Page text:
Saleyha Ahsan

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(journalist, doctor, filmmaker, soldier, spook?)
Saleyha Ahsan.jpg
BornBarking, Essex, UK
Alma materSandhurst, University of Dundee
InterestsUK/Secret trials
Interest ofRobert Stuart
A freelance reporter, film maker and A&E doctor with a Sandhurst background. She has traveled to conflict zones in North Africa and Asia and made films and news reports including Libya, Syria, Bosnia, Palestine, India, Pakistan and Sri Lanka. She appeared with "Dr Rola" in the controversial 2013 video shown on the BBC's Panorama news programme calling for humanitarian bombings of Syria.

Saleyha Ahsan is a UK born doctor cum journalist, a Sandhurst alumna, with a spooky profile. She has been active in warzones including Bosnia, Libya and Syria.


Saleyha Ahsan was born a UK citizen in Essex[1], but has stated that "my roots are in Pakistan and Afghanistan."[2] The first Muslim woman to graduate from Sandhurst as a British Army Officer,[3] she joined the Royal Army Medical Corps and led her troop on a peace keeping mission in Bosnia where Ahsan reports that a Brigadier Dr Kevin Beaton "was my squadron commander in Bosnia and inspired me to study medicine".[4]. From 2001 to 2006 she studied Medicine at the University of Dundee, gaining an MBChB[5]. While studying medicine she was awarded scholarships and awards and developed her career as a filmmaker. She continues to work as an A&E doctor.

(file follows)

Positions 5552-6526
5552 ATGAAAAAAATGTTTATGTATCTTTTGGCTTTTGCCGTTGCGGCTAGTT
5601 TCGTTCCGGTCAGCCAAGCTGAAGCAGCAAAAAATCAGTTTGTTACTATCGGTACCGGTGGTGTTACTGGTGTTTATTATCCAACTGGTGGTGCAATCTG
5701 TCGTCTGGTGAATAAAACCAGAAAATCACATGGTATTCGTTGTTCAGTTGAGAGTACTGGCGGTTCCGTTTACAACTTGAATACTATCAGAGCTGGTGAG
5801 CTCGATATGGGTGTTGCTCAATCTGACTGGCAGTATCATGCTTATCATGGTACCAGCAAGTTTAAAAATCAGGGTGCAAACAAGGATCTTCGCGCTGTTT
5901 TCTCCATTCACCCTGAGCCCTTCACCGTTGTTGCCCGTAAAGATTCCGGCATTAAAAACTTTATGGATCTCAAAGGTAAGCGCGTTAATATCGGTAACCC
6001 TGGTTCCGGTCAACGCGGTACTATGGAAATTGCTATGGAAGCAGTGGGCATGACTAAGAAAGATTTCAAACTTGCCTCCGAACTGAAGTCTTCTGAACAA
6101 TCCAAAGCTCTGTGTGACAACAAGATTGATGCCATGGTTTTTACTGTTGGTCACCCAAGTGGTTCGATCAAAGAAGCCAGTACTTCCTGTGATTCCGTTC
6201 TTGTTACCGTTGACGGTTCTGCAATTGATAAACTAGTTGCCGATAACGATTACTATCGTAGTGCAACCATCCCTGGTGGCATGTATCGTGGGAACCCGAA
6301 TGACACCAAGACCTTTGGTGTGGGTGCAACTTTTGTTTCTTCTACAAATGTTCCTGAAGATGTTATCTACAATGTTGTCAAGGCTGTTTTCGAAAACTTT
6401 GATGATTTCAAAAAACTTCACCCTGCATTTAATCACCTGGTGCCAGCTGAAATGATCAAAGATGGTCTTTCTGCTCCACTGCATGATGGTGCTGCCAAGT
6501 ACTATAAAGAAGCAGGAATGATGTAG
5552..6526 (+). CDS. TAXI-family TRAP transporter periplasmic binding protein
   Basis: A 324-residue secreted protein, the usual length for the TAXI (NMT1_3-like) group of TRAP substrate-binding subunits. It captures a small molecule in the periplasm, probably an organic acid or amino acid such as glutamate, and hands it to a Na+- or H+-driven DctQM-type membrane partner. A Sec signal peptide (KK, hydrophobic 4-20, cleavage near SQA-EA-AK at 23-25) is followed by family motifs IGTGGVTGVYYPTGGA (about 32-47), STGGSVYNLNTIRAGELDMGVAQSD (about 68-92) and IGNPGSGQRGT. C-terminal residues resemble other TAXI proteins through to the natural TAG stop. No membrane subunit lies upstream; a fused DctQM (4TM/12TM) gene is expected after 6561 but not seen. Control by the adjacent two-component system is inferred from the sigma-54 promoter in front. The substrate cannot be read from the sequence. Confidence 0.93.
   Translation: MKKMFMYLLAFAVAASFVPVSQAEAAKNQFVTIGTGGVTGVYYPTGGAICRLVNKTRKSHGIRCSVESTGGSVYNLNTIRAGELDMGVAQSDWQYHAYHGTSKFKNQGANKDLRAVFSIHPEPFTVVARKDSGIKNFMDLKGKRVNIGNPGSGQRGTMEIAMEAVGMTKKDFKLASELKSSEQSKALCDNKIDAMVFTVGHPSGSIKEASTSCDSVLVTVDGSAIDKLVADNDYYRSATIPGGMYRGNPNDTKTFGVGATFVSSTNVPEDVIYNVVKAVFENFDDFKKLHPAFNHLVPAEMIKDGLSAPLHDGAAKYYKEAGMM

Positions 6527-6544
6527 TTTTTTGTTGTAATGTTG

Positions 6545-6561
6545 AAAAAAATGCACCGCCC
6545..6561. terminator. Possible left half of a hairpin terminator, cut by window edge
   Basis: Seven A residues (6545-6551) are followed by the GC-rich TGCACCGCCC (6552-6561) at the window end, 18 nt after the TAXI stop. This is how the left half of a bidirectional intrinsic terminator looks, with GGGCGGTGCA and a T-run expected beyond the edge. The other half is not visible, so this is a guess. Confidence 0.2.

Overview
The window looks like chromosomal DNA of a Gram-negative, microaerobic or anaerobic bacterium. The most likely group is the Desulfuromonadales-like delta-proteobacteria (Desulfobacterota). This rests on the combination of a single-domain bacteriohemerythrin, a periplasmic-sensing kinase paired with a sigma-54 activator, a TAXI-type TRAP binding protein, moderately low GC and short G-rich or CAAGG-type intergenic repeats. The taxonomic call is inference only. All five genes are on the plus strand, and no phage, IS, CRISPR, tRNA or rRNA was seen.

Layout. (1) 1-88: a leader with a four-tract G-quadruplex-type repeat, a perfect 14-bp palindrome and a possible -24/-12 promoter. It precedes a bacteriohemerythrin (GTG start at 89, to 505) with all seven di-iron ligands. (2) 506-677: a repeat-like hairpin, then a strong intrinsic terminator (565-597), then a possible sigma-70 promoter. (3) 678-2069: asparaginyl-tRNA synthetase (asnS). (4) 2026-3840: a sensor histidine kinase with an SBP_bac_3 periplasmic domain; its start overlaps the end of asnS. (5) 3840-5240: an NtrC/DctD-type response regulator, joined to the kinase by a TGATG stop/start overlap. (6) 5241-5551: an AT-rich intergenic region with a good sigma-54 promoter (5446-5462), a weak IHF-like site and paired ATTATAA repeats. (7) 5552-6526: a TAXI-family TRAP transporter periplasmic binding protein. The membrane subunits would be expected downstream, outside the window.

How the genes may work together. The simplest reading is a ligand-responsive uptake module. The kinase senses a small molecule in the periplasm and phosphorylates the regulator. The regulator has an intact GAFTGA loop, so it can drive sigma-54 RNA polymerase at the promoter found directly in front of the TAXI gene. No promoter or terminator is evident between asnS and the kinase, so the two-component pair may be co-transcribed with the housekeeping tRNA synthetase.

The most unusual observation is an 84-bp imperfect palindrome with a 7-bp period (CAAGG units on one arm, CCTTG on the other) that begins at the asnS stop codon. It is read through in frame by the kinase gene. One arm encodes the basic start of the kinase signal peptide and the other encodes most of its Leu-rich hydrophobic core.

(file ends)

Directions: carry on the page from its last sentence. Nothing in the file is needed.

Specialising in reports of suffering from war zones, Ahsan has had a remarkable career as a journalist, producing films for a variety of different UK TV and radio programmes, national newspapers and journals. She is a columnist for the [[Guardian].[6] and has written for the Lancet, The Independent[7] and the New Internationalist.[8]. She works for Knight Ayton as a "news and current affairs presenter". In 2014, she narrated "How did WW1 change the way we treat war injuries today?" for the BBC.[9]


In 2003 Saleyha went back to Bosnia where she had served with the Army, to film "for a charity supporting conflict recovery".[10]


Ahsan herself reported that "It was by some bizarre fluke that returning home from that first short trip that I sat next to Nader Elhamessi, a Libyan, a Londoner for many years and one of the founders of the aid organization World for Libya".[11] She spent six months "independently filming doctors on the frontline" and producing reports which were aired by BBC online, BBC’s From Our Own Correspondent, Channel 4 News online, the BMJ online and Latitude News. Ahsan is quoted as stating that she "found on (sic.) organisation online called Global Relief Libya - doctors organising themselves and getting involved".[2]